Encyclopaedia Britannica, 11th Edition, Slice 5 Volume 10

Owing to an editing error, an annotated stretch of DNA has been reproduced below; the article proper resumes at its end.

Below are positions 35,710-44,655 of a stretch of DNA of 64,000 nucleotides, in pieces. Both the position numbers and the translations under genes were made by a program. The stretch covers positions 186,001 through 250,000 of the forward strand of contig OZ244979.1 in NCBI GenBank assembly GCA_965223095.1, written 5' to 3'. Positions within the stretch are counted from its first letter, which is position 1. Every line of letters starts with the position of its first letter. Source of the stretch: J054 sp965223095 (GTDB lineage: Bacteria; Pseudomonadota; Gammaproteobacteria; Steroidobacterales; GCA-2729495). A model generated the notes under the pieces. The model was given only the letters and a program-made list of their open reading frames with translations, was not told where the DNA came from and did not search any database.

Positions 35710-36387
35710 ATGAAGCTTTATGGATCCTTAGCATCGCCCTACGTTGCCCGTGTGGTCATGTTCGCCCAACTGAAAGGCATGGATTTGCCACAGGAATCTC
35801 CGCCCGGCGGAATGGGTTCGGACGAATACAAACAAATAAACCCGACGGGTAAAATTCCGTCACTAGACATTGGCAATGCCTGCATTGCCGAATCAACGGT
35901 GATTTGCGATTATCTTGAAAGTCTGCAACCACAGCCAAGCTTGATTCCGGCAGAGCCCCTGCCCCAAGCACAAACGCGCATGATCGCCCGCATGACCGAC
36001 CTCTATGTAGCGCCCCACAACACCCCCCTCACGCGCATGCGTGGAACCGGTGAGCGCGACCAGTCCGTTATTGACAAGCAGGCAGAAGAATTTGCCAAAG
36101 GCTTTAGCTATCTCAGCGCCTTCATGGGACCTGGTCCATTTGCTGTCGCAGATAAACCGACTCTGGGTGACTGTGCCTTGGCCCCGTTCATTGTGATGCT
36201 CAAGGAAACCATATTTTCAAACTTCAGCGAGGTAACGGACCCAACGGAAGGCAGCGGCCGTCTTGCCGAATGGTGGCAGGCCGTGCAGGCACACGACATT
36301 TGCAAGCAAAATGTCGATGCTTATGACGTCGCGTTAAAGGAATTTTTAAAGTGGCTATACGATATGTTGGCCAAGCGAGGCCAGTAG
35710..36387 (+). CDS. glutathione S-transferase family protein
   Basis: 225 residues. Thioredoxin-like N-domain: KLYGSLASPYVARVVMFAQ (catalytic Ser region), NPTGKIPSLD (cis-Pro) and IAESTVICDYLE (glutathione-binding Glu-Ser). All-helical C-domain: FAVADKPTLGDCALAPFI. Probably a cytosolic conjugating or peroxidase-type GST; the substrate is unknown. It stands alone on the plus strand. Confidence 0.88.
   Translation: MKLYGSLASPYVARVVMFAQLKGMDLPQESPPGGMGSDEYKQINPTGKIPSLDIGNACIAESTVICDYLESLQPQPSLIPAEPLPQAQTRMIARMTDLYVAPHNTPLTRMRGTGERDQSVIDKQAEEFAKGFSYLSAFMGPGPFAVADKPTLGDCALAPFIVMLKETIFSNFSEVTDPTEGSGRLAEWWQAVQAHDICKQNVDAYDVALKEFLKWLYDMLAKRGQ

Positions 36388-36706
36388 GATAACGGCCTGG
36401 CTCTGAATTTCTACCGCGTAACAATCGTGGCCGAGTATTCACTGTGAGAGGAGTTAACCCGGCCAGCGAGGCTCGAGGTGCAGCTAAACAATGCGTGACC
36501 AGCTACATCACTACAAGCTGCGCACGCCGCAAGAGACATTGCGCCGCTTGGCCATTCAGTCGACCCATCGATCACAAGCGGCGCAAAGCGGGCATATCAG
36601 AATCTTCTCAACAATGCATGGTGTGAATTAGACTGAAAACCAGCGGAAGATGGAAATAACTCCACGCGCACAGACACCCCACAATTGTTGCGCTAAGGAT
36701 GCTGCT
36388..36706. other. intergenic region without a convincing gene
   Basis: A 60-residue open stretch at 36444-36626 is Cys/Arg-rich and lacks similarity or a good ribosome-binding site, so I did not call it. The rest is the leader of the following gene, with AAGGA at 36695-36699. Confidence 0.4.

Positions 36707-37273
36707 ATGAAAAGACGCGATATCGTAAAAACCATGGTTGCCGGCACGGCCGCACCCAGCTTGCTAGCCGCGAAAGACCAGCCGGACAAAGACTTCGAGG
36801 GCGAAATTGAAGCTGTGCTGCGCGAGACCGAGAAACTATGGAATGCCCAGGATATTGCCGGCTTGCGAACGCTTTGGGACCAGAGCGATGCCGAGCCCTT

Excerpt: ...glumes; c, fertile glumes, each enclosing one flower with its pale, d; the zigzag axis (rhachilla) bears long silky hairs. Hairs, scales, teeth or processes of different kinds are sometimes times developed on the filament. In spiderwort (Tradescantia virginica) the hairs are beautifully coloured, moniliform or necklace-like, and afford good objects for studying rotation of the protoplasm. Filaments are usually articulated to the thalamus or torus, and the stamens fall off after fertilization; but in Campanula and some other plants they are continuous with the torus, and the stamens remain persistent, although in a withered state. Changes are produced in the whorl of stamens by cohesion of the filaments to a greater or less extent, while the anthers remain free; thus, all the filaments of the androecium may unite, forming a tube round the pistil, or a central bundle when the pistil is abortive, the stamens becoming monadelphous, as occurs in plants of the Mallow tribe; or they may be arranged in two bundles, the stamens being diadelphous, as in Polygala, Fumaria and Pea; in this case the bundles may be equal or unequal. It frequently happens, especially in Papilionaceous flowers, that out of ten stamens nine are united by their filaments, while one (the posterior one) is free (fig. 68). When there are three or more bundles the stamens are triadelphous, as in Hypericum aegyptiacum, or polyadelphous, as in Ricinus communis (castor-oil). In some cases, as in papilionaceous flowers, the stamens cohere, having been originally separate, but in most cases each bundle is produced by the branching of a single stamen. When there are three stamens in a bundle we may conceive the lateral ones as of a stipulary nature. In Lauraceae there are perfect stamens, each having at the base of the filament two abortive stamens or staminodes, which may be analogous to stipules. Filaments sometimes are adherent to the pistil, forming a column (gynostemium), as in...
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